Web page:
SF officials questioned about sanctuary policy

July 1, 2008 7:46:30 PM PDT
Officials in San Francisco are facing some embarrassing questions about the sanctuary city policy towards illegal immigrants. It comes after eight crack dealers, here illegally, were shipped to group homes in Southern California, rather than being turned over to federal immigration authorities.

San Francisco launched a public service campaign back in April to reaffirm its status as a sanctuary city, with San Francisco Police Chief Heather Fong explaining what that means.

"We do not work on enforcing immigration laws. Only public safety to prevent crimes."

Now, that sanctuary city law is coming under fire after the discovery that the head of the Juvenile Probation Department, Bill Siffermann, has been shielding convicted crack cocaine dealers, who are here illegally.

First, the probation chief was flying the young men back to their home countries including Mexico, Honduras and El Salvador at taxpayer expense, rather than having them deported.

Then, when federal immigration officials found out, he instead sent a group of eight to group homes in San Bernardino County at a cost of $7,000 each -- all charged to San Francisco taxpayers. Within days, all of them ran away.

"It's obviously either naiveté or arrogance, compounded by incompetence to do something like that," says U.S. Attorney Joseph Russoniello.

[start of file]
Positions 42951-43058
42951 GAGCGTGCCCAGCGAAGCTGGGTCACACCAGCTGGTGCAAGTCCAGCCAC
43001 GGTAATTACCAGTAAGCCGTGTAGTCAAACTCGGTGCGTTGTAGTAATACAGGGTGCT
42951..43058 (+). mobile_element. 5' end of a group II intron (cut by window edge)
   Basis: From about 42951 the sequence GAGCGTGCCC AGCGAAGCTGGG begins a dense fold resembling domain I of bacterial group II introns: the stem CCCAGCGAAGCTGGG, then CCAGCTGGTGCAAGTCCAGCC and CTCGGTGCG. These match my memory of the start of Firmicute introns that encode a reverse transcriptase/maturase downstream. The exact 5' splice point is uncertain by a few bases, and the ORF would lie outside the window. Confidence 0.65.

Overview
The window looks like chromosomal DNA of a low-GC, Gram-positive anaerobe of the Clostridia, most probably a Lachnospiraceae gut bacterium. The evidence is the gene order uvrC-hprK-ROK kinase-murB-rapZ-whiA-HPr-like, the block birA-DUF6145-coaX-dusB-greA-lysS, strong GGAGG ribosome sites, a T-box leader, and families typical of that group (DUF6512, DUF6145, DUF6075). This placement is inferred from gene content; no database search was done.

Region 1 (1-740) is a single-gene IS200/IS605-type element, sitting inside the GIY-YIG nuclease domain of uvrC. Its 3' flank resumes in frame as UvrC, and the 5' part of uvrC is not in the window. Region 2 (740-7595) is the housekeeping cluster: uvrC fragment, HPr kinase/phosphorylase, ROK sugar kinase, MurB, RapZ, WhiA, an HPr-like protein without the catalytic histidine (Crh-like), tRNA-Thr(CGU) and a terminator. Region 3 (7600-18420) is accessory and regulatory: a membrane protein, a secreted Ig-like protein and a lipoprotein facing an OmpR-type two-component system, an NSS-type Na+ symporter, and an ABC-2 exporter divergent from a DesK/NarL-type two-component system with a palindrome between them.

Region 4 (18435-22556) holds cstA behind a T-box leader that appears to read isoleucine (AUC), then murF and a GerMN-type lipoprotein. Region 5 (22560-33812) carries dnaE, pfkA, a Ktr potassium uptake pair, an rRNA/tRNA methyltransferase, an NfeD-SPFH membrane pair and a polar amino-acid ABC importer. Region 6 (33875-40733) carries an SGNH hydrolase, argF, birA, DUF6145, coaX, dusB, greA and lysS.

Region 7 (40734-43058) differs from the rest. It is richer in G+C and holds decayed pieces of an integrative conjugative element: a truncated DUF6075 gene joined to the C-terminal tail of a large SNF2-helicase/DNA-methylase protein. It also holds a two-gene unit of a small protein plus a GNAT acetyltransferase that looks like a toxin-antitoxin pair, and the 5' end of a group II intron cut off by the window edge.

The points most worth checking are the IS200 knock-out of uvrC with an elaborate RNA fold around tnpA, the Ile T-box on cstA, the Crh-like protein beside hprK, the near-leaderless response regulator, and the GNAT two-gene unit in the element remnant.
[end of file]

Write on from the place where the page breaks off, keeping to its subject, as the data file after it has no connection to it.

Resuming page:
Russoniello says the offenders are, in his words, "gaming the system".

"Quite frankly, even if the city has a sanctuary law, people in the criminal process are exempt from the considerations of sanctuary," says Russoniello.

Renee Saucedo is an attorney with La Raza Centro Legal. She says undocumented workers in San Francisco feel safe because of the city's sanctuary law.

"Our perspective is that the benefit of San Francisco having a sanctuary law overwhelmingly outweighs any risk or potential problem such as this one."

But this is not a government raid rounding up illegal immigrants. It's a case of the city protecting drug dealers according to Leo Lacayo. He is with the Republican Party in San Francisco.

"I believe in the sanctuary concept. I think most of us do. This is the city of St. Francis and we're diverse and tolerant. But, to what point is the tolerance to be endured when we endanger our citizens by harboring and assisting criminals in avoiding prosecution?"

The Mayor says the question of illegal immigrant criminals is not something he has authority over. He says that it's a question for Juvenile Court judges, the District Attorney and the Public Defender to figure out.


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